Protecting Worker Entitlements

As part of the Australian Government’s Protecting Worker Entitlements laws, there have been changes to the Fair Work Act.

Some changes started in July 2023, while others started in December 2023 and January 2024.


On 22 June 2023, the Australian Government passed the Fair Work Legislation Amendment (Protecting Worker Entitlements) Act 2023. The legislation introduced changes to the Fair Work Act.

The changes had different start dates.

Read on for more information about each change and when each took effect.

Key changes

Changes to unpaid parental leave

These changes took effect on 1 July 2023.

From 1 July 2023, the Fair Work Act includes greater flexibility for employees taking unpaid parental leave. This change is to align with updates made to the Paid Parental Leave scheme from 1 July 2023.

Employees taking unpaid parental leave can take up to 100 days of their 12 month leave entitlement flexibly during the 24 month period after the birth or placement of their child. This is an increase from the previous 30 day entitlement.

Pregnant employees are also able to access their flexible unpaid parental leave up to 6 weeks before the expected date of birth of their child.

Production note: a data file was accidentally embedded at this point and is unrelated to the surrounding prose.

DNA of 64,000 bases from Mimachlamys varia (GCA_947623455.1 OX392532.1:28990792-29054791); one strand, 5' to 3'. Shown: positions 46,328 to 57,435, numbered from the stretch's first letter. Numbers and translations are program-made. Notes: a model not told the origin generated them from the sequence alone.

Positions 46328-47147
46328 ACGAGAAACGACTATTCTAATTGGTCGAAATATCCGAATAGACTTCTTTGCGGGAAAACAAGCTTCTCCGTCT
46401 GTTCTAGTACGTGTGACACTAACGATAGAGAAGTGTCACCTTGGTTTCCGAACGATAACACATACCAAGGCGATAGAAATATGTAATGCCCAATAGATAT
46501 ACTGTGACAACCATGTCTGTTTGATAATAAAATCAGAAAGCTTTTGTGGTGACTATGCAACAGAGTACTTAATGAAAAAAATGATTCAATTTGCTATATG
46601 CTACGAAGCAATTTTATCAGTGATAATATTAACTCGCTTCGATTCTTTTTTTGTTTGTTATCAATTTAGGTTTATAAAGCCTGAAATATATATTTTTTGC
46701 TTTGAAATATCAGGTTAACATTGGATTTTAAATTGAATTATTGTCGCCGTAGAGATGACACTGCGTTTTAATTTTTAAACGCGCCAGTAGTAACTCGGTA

Employees are no longer prevented from taking more than 8 weeks of unpaid parental leave at the same time as their spouse or de facto partner (known as concurrent leave).

Both parents can take up to 12 months unpaid parental leave at any time within 24 months of their child’s birth or placement. They can also both apply for an extension of up to 12 months beyond the initial 12 month leave amount.

We’ve updated our Parental leave section and fact sheet to reflect the changes.

Interaction between enterprise agreements and workplace determinations

These changes took effect on 1 July 2023.

The Fair Work Commission can make a workplace determination that sets terms and conditions of employment which replace an enterprise agreement in some circumstances.

When a workplace determination covering an employee is made, the previous enterprise agreement no longer applies to that employee.

The Fair Work Commission is the national workplace relations tribunal and registered organisations regulator.

Protections for migrant workers

This change took effect on 1 July 2023.

Migrant workers in Australia have always had the same rights and entitlements under workplace laws as other employees working in Australia.

This change clarifies that:

  • migrant workers continue to have these rights and entitlements regardless of their migration status under the Migration Act 1958
  • a breach of that Act doesn’t affect the validity of an employment contract or a contract for services.

This includes in circumstances where a migrant worker:

  • has breached a condition of their visa
  • doesn’t have work rights, or
  • doesn’t have the right to be in Australia.

We’ve updated our Visa holders and migrants section and fact sheet to reflect the changes.

Employee authorised deductions

These changes took effect on 30 December 2023.